Troubleshooting custom domains and GitHub Pages

You can check for common errors to resolve issues with custom domains or HTTPS for your GitHub Pages site.

GitHub Pages is available in public repositories with GitHub Free, and in public and private repositories with GitHub Pro, GitHub Team, GitHub Enterprise Cloud, and GitHub Enterprise Server. For more information, see "GitHub's products."

In this article

CNAME errors

Custom domains are stored in a CNAME file in the root of your publishing source. You can add or update this file through your repository settings or manually. For more information, see "Managing a custom domain for your GitHub Pages site."

For your site to render at the correct domain, make sure your CNAME file still exists in the repository. For example, many static site generators force push to your repository, which can overwrite the CNAME file that was added to your repository when you configured your custom domain. If you build your site locally and push generated files to GitHub, make sure to pull the commit that added the CNAME file to your local repository first, so the file will be included in the build.

Then, make sure the CNAME file is formatted correctly.

DNS misconfiguration

If you have trouble pointing the default domain for your site to your custom domain, contact your DNS provider.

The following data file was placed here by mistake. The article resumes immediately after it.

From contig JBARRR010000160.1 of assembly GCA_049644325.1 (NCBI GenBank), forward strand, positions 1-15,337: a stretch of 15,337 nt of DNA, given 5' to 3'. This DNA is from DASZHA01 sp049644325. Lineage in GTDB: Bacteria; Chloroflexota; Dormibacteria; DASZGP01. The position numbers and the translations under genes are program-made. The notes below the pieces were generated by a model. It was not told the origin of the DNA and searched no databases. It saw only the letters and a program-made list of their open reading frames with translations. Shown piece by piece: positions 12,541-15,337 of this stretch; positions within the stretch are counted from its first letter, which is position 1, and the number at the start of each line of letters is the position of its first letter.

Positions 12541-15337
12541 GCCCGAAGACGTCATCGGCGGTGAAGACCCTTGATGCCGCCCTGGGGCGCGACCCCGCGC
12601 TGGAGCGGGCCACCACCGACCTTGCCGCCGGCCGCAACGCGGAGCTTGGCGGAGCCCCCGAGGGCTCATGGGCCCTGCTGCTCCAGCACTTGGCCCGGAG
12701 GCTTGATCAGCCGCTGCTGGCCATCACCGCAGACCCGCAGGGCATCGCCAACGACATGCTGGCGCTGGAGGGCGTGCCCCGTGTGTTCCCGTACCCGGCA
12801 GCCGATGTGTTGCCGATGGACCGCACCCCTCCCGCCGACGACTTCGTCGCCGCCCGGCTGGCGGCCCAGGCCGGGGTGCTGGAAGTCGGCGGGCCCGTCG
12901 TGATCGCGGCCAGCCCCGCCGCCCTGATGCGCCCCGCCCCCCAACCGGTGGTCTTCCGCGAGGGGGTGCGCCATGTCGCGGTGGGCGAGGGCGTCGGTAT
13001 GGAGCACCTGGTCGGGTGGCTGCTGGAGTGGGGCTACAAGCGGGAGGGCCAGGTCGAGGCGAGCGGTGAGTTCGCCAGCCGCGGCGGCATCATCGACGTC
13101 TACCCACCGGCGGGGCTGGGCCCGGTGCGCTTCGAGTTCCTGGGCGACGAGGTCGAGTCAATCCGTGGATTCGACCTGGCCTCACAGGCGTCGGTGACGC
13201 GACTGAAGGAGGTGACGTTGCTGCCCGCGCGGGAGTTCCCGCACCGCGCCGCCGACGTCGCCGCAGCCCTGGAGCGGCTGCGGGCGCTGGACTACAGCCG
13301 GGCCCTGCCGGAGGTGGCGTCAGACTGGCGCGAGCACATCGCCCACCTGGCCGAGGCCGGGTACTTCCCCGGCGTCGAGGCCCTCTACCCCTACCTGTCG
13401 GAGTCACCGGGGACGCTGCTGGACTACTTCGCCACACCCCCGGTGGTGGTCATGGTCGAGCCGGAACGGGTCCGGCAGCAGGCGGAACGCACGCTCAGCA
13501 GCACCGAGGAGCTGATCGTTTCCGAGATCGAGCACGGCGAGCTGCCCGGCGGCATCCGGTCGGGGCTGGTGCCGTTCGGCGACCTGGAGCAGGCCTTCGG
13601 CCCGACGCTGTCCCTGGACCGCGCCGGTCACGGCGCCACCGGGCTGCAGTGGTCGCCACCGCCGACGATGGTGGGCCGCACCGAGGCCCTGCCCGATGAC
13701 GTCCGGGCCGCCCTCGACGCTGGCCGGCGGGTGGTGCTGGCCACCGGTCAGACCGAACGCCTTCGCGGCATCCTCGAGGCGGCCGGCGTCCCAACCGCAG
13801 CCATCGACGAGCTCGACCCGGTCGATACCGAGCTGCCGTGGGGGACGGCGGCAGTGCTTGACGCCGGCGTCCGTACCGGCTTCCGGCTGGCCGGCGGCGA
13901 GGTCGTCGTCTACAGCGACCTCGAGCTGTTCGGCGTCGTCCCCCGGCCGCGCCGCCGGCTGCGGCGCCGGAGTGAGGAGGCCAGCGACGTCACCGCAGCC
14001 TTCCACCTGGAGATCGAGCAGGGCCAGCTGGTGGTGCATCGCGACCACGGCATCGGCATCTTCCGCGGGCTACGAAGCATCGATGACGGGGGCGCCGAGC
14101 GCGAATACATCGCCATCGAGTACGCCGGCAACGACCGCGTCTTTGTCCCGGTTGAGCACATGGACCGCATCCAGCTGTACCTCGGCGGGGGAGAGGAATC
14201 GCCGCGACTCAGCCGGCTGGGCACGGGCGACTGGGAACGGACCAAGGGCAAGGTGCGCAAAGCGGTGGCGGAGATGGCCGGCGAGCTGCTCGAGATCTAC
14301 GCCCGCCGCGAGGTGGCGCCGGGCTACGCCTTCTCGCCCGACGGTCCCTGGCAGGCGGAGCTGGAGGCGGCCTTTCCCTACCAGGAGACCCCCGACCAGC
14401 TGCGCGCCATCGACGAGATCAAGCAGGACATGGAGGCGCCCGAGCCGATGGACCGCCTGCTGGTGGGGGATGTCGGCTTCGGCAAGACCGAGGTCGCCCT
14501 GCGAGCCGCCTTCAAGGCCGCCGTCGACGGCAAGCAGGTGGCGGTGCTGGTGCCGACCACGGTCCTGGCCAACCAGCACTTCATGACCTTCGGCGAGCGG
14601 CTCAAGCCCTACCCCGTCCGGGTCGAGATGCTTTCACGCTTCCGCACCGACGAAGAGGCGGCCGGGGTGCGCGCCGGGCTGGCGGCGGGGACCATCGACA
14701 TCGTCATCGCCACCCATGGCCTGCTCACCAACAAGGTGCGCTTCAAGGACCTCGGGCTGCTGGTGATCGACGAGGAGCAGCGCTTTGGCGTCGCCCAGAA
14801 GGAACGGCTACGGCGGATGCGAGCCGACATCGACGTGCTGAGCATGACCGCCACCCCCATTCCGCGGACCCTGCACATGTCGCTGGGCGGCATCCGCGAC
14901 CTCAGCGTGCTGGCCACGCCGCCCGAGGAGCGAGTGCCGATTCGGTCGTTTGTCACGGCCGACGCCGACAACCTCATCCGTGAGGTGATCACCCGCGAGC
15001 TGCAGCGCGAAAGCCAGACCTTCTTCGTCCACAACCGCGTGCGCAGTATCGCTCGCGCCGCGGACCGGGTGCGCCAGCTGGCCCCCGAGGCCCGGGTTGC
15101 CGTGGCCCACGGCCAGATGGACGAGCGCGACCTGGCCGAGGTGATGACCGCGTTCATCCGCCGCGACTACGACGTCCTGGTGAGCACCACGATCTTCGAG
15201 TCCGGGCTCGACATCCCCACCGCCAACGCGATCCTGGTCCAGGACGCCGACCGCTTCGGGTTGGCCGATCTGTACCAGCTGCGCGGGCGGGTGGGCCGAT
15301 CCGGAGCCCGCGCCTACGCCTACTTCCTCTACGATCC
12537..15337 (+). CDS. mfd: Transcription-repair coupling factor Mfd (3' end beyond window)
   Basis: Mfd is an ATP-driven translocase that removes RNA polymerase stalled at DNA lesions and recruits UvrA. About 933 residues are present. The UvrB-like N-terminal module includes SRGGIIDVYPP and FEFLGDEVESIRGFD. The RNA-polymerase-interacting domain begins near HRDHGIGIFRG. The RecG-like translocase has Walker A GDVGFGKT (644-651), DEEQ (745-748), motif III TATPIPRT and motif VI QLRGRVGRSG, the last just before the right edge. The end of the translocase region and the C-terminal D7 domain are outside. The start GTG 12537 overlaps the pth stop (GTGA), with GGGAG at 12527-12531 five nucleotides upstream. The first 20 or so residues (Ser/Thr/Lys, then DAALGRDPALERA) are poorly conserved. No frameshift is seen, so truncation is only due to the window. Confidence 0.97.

You can also test whether your custom domain's DNS records are configured correctly. For more information, see "Managing a custom domain for your GitHub Pages site."

Custom domain names that are unsupported

If your custom domain is unsupported, you may need to change your domain to a supported domain. You can also contact your DNS provider to see if they offer forwarding services for domain names.

Make sure your site does not:

Warning: We strongly recommend not using wildcard DNS records, such as *.example.com. A wildcard DNS record will allow anyone to host a GitHub Pages site at one of your subdomains.

For a list of supported custom domains, see "About custom domains and GitHub Pages."

HTTPS errors

GitHub Pages sites using custom domains that are correctly configured with CNAME, ALIAS, ANAME, or A DNS records can be accessed over HTTPS. For more information, see "Securing your GitHub Pages site with HTTPS."

It can take up to an hour for your site to become available over HTTPS after you configure your custom domain. After you update existing DNS settings, you may need to remove and re-add your custom domain to your site's repository to trigger the process of enabling HTTPS. For more information, see "Managing a custom domain for your GitHub Pages site."

If you're using Certification Authority Authorization (CAA) records, at least one CAA record must exist with the value letsencrypt.org for your site to be accessible over HTTPS. For more information, see "Certificate Authority Authorization (CAA)" in the Let's Encrypt documentation.

URL formatting on Linux

If the URL for your site contains a username or organization name that begins or ends with a dash, or contains consecutive dashes, people browsing with Linux will receive a server error when they attempt to visit your site. To fix this, change your GitHub username to remove non-alphanumeric characters. For more information, see "Changing your GitHub username."

Browser cache

If you've recently changed or removed your custom domain and can't access the new URL in your browser, you may need to clear your browser's cache to reach the new URL. For more information on clearing your cache, see your browser's documentation.

Ask a human

Can't find what you're looking for?

Contact us